How Sutovsky won the Biel Masters 2015

by ChessBase
8/25/2015 – The main focus of the Biel Chess festival was on the Grandmaster tournament, won by GM Maxime Vachier-Lagrave. But this was not the only strong chess event held. The Master tournament which had 78 participants, 26 of whom were grandmasters, was won by GM Emil Sutovsky with 8.0/11. An illustrated report with pictures, interview with the winner and deep annotations by the runner-up.

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by Dorsa Derakhshani

Strong Indian grandmaster and defending champion B. Adhiban welcomes you to Biel

Biel-Bienne city lies on the boundary of French and German speaking Switzerland. It is as expensive
and as magically green and blue as all other Swiss cities.

Captured in a train from Geneva to Biel… I just couldn’t stop myself!

A very beautiful river cutting through the middle of the town all over to the amazing lake is what makes this city so fascinating.

Russian GM Alexander Raetsky has participated in Biel MTO more than 20 times!

The amazing Biel lake

Russian born GM Alexander Donchenko with his father IM Anatoly Donchenko,
both of them participating in Biel MTO for the sixth time. Alexander’s mother is
also a chess player! They moved to Germany when Alexander was four years
old. He learned chess from his grandmother though.

The fantastic four! (left to right): GM Adhiban, WFM Cecile Haussernot who
achieved a WIM norm here, new GMs Alexander Donchenko (fifth on rating
list on Under 18) , and Denis Wagner (fourth on the rating list under 18)

In front of a beautiful church. Look closely to see Donchenko punching Bok!

The Turkish players at the lake front. From left to right : GM Emre Can , GM Mustafa Yilmaz ,
GM Dragan Solak (winner of this year’s Dubai open) and GM Baris Esen.

Talented Polish Grandmaster Kamil Dragun in the center of town near the tournament poster

The Biel Masters Open was held simultaneously with the GM tournament from the 18th to 31st of July 2015. It was an eleven-round Swiss event.

The Palais des Congrès (convention center) was the playing venue

A nice setting - the grandmasters tournament on the dais and other events below with seats for the viewers

Alexander Moiseenko was the top seed and the only player above 2700
in the tournament but finished thirteenth with a score of 7.0/11

The top three finishers of the tournament: Emil Sutovsky (first), B. Adhiban (second)
and Tigran Gharamian (third)

Emil Sutovsky started as the ninth seed in the event. He played a very
solid tournament with five wins and six draws. His scalps included strong
players like Baris Esen, Mateusz Bartel and the eventual runner-up B.Adhiban.

Sutovsky’s favourite game from the tournament was his eighth round win against Bartel. After the tournament I was able to ask Emil a few questions about this game. His insightful answers give us an idea of what’s going on in the mind of one of the best attacking players of our generation.

Here are the first few moves of the game:

[Event "48th Biel Master Open"] [Site "Biel SUI"] [Date "2015.07.28"] [Round "8.2"] [White "Sutovsky, Emil"] [Black "Bartel, Mateusz"] [Result "*"] [ECO "C78"] [WhiteElo "2619"] [BlackElo "2631"] [PlyCount "25"] [EventDate "2015.07.20"] 1. e4 e5 2. Nf3 Nc6 3. Bb5 a6 4. Ba4 Nf6 5. O-O Bc5 6. c3 O-O 7. d4 Ba7 8. Bg5 h6 9. Bh4 exd4 10. cxd4 d6 11. Bxc6 bxc6 12. Nbd2 g5 13. Nxg5 *

DD: In the above position you went in for the typical Sutovsky unclear sacrifice. Did you calculate the lines until the end or you played more on your feel for the position?

ES: Well, I couldn't calculate it all when I first saw the position, and played it partly relying on my intuition and experience with these kind of sacrifices. However, the first time I saw this position was several years ago, when I got it in the game against GM Alexander Onischuk (Poikovsky 2010). And I was very surprised when Mateusz opted for the same line. Of course, I didn't remember the exact lines here, and it was possible that he prepared an improvement on that game, but I still dared to sacrifice the knight!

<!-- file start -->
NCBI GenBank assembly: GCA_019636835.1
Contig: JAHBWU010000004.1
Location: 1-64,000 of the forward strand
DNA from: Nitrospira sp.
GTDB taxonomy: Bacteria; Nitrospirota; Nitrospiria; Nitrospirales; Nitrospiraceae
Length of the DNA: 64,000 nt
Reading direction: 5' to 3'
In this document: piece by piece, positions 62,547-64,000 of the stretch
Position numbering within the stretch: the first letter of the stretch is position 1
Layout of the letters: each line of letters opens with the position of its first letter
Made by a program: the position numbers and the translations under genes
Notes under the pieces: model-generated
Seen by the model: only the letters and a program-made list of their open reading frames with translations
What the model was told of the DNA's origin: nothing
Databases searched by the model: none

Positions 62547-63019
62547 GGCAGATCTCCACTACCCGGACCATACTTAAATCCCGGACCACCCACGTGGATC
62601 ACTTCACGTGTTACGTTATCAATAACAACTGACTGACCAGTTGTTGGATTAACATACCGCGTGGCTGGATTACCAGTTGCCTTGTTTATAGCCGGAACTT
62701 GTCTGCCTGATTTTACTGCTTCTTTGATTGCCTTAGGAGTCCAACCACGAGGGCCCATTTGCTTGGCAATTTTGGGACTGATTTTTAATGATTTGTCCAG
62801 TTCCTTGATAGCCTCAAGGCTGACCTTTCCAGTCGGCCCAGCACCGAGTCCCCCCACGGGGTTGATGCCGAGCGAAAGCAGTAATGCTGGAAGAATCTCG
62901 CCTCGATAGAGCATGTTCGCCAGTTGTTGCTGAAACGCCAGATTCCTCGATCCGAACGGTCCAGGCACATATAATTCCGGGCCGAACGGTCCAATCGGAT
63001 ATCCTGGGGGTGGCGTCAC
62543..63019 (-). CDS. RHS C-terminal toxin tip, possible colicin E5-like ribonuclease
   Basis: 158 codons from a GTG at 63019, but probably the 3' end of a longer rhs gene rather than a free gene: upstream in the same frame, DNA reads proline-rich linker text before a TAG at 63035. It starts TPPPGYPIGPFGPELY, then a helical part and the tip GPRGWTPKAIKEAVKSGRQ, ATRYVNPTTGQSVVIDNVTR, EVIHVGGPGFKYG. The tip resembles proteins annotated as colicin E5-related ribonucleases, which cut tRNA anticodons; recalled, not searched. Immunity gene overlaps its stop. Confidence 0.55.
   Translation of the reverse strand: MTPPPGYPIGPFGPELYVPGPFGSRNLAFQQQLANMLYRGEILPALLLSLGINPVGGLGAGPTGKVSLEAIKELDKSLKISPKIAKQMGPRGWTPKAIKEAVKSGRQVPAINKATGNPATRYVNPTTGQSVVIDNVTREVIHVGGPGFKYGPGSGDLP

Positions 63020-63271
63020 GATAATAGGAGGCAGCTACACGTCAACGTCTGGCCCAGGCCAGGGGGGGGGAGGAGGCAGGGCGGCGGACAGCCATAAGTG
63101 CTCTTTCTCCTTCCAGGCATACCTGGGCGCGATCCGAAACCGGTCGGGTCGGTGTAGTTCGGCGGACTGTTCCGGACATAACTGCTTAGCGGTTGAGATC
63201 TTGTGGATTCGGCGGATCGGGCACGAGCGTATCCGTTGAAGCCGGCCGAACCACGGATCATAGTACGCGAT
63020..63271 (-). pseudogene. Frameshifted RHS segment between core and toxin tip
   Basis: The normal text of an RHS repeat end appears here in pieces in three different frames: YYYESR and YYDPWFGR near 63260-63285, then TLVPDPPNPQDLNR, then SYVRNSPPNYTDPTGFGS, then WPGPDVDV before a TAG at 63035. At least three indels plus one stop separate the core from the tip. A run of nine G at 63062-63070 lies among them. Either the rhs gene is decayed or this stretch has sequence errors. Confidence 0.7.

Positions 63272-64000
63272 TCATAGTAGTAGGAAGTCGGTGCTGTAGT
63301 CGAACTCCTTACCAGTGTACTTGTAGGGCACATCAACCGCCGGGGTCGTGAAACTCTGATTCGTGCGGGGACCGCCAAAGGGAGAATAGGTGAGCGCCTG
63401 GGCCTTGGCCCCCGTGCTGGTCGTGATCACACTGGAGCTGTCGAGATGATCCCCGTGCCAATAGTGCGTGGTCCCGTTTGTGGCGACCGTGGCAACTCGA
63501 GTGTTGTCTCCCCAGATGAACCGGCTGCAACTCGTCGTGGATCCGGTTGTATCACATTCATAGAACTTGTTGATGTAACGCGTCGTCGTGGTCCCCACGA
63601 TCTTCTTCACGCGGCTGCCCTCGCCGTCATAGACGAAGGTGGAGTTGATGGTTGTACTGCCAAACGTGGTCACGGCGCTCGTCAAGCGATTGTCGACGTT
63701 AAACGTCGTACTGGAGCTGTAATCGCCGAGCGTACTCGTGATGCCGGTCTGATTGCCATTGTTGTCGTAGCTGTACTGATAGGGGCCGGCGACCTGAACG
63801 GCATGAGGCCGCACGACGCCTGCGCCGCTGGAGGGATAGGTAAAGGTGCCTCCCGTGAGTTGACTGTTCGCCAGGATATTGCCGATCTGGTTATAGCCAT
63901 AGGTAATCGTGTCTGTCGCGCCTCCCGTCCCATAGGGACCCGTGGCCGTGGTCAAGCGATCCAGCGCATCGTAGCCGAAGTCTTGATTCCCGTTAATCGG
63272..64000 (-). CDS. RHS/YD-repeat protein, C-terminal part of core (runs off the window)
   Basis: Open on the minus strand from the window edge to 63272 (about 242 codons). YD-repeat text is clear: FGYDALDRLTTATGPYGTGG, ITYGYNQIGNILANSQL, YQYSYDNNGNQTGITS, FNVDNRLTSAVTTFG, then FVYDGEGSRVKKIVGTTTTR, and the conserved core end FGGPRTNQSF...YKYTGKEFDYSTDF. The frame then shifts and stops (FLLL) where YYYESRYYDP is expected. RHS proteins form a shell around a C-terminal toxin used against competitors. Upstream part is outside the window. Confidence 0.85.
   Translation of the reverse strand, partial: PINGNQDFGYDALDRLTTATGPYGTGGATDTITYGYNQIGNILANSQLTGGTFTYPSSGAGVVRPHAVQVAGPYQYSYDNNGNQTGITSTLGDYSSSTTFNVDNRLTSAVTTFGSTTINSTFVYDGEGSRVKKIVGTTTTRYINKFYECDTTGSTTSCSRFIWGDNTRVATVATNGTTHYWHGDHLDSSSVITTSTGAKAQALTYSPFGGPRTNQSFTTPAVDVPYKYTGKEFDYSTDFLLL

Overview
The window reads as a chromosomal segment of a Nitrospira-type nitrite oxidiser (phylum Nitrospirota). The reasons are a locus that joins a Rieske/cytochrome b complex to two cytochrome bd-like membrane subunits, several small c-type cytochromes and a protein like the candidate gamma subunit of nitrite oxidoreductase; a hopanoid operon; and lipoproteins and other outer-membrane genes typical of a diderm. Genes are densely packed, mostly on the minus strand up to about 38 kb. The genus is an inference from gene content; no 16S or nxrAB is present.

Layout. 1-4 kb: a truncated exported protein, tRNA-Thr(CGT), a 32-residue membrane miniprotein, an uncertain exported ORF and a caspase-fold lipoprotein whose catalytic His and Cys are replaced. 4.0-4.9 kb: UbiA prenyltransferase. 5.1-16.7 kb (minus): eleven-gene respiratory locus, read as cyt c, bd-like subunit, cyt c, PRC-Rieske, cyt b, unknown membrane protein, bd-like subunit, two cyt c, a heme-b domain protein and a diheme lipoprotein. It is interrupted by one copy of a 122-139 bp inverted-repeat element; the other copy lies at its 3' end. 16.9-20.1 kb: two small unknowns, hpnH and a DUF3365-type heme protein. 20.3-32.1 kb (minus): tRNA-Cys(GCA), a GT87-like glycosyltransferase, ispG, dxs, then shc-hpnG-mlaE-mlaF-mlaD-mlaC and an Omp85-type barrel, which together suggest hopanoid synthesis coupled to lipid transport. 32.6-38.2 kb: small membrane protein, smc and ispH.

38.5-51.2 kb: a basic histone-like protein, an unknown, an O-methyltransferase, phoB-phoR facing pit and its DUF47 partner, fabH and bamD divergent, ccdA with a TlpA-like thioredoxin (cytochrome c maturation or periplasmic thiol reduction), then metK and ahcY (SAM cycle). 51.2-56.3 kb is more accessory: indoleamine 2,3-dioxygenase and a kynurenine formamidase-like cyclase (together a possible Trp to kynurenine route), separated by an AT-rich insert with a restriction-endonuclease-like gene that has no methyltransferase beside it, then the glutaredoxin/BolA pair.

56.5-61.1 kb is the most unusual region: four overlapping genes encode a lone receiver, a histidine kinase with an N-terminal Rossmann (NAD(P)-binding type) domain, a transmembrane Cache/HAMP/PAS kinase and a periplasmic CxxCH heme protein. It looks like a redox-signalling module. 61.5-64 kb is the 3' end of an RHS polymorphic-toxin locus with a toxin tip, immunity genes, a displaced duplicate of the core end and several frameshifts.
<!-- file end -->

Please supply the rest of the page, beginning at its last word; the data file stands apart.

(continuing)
It has to be said, that I didn't expect this particular line to occur in the game against Bartel, and it was sort of a tough psychological decision.

[Event "48th Biel Master Open"] [Site "Biel SUI"] [Date "2015.07.28"] [Round "8"] [White "Sutovsky, Emil"] [Black "Bartel, Mateusz"] [Result "*"] [ECO "C78"] [WhiteElo "2619"] [BlackElo "2631"] [SetUp "1"] [FEN "r1bq1rk1/b1p2p2/p1pp1n1p/6N1/3PP2B/8/PP1N1PPP/R2Q1RK1 b - - 0 13"] [PlyCount "20"] [EventDate "2015.07.20"] 13... hxg5 14. Bxg5 Bxd4 15. Nf3 Bxb2 16. Rb1 Qd7 17. Rxb2 Nxe4 18. Bh6 Re8 19. Nd4 c5 20. f3 Nf6 21. Ne2 Qf5 22. g4 Qg6 23. Bc1 *

DD: And here you moved your bishop all the way back to c1. Wasn’t Bf4 or Qc1 more natural?

ES: Well, it was all the part of a long plan, starting several moves earlier: Nf3-d4-e2 (and later e2-f4) - so it is not about the move Bc1 alone. If there is a reason to be proud of this game, then it'd be rather about this plan, rather than some tactical shots, that were not exceptionally complex.

[Event "48th Biel Master Open"] [Site "Biel SUI"] [Date "2015.07.28"] [Round "8.2"] [White "Sutovsky, Emil"] [Black "Bartel, Mateusz"] [Result "1-0"] [ECO "C78"] [WhiteElo "2619"] [BlackElo "2631"] [SetUp "1"] [FEN "r1b1r1k1/2p2p2/p2p1nq1/2p5/6P1/5P2/PR2N2P/2BQ1RK1 b - - 0 23"] [PlyCount "22"] [EventDate "2015.07.20"] 23... Bd7 24. Nf4 Qh7 25. Rg2 Bb5 26. g5 Bxf1 27. Kxf1 Nd7 28. g6 fxg6 29. Qd5+ Kg7 30. Qf5 Ne5 31. Bb2 Kh6 32. Qg5+ Kg7 33. Nxg6 Qh6 34. Qf5 1-0

DD: It truly is a wonderful game!

ES: I liked it too, but in the "game of the month" contest it would hardly be able to compete with Navara's king's voyage to h8 or Wei Yi's combination against Bruzon!

It’s not a pleasant feeling to lose a beautiful tactical game against Sutovsky

(Ed: We have an in-depth interview with Emil Sutovsky waiting for you which will be published in a day where Emil answers a lot of questions such as whether he is a modern day Tal, did music influence his style of chess, his deep preparation in the Grunfeld Defence and of course his role as the ACP President.)

The runner-up of the event B.Adhiban

Fresh from his success at the Benasque open, Adhiban came here as the defending champion. He started off well and was on 5.0/6. But a seventh round loss to Daniel Fridman followed by a loss to Sutovsky in the ninth dealt a flow to his successful championship defense. In spite of the two losses he scored 8.0/11 and finished with the same score as the winner. The most impressive thing about Adhiban was his performance with the black pieces – 5.0/5! With wins against Nezad (2405), Cherniaev (2483), Wagner (2569), Yilmaz (2582) and Fier (2628).